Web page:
Graphical abstract

Keywords

Native nES GEMMA DMA VLP Molecular weight/mass Size Mass spectrometry 

Introduction

Viruses are nanoparticles of biological origin: A proteinaceous capsid protects the viral genome from the exterior. Additional protection can be conveyed by a lipid membrane, which is additionally modified by (glyco-) proteins to enable attachment to target cells (e.g., [1]). Only upon target cell infection, the genomic material of the virus is intended for release. This concept is of interest for pharmacological applications as virus bionanoparticles can be interpreted as carriers enabling the shielded, targeted transport of cargo material. Alternatively, viral particles without any encapsulated cargo can be employed for vaccination. In both cases, corresponding particles are referred to as virus-like particles (VLPs) (e.g., [2]).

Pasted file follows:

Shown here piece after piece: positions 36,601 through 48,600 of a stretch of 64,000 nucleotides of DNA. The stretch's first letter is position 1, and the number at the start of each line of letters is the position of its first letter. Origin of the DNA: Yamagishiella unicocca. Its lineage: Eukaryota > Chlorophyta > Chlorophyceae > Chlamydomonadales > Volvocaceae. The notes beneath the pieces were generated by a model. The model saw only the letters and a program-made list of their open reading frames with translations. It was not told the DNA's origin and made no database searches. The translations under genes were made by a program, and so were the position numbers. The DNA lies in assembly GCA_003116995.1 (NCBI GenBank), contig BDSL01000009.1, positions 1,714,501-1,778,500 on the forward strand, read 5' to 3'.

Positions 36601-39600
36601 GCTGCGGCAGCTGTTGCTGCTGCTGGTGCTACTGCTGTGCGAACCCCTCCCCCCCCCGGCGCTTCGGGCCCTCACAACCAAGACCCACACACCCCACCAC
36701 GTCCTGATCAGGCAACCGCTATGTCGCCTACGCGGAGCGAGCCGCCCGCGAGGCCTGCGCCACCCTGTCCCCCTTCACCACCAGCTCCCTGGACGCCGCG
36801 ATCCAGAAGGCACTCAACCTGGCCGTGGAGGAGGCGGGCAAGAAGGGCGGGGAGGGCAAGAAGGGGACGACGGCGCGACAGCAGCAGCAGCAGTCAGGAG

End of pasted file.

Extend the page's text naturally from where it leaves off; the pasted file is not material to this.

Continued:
To allow for VLP application in the field of pharmaceutics, their thorough characterization and preparation batch control, e.g., in terms of particle homogeneity, purity of preparations, particle size, and molecular weight (MW), is of importance. For the latter, native electrospray ionization mass spectrometry (native ESI MS) mostly in combination with time-of-flight (ToF) analyzers evolved as method of choice, yielding MW values of bionanoparticles after deconvolution of mass spectra. Such, the MW of dimorphic hepatitis B-based VLPs could be obtained already in 2008 [3]. In addition, several other VLPs or subviral particles [4, 5] up to a maximum MW of 17.9 MDa with charge state assignment [6] or employing cryodetection with matrix assisted laser desorption/ionization time-of-flight (MALDI TOF) MS [7] could be investigated. ESI with charge detection mass spectrometry (CDMS) [8, 9] even allowed detection of VLPs up to 26.8 MDa, employing bacteriophage P22 as model [10, 11]. Besides enabling the analysis of VLPs, also capsid binding to antibody fragments [12], pH-dependent VLP decomposition [13] or the investigation of VLP capsid assembly [14] was accessible via native ESI MS. However, none of these measurements can be carried out on standard commercial instruments. Employed mass spectrometers are usually customized in terms of, e.g., applied pressures, employed carrier gas or voltage settings, or pose completely new instrumental developments. In 2018, for instance, Dominguez-Medina and coworkers reported the analysis of bacteriophage T5 icosahedral capsids either in their empty VLP form (MW ~ 27 MDa) or in their DNA-filled native form (MW ~ 108 MDa) [15]. For these experiments, nanochemical resonators were employed [16, 17].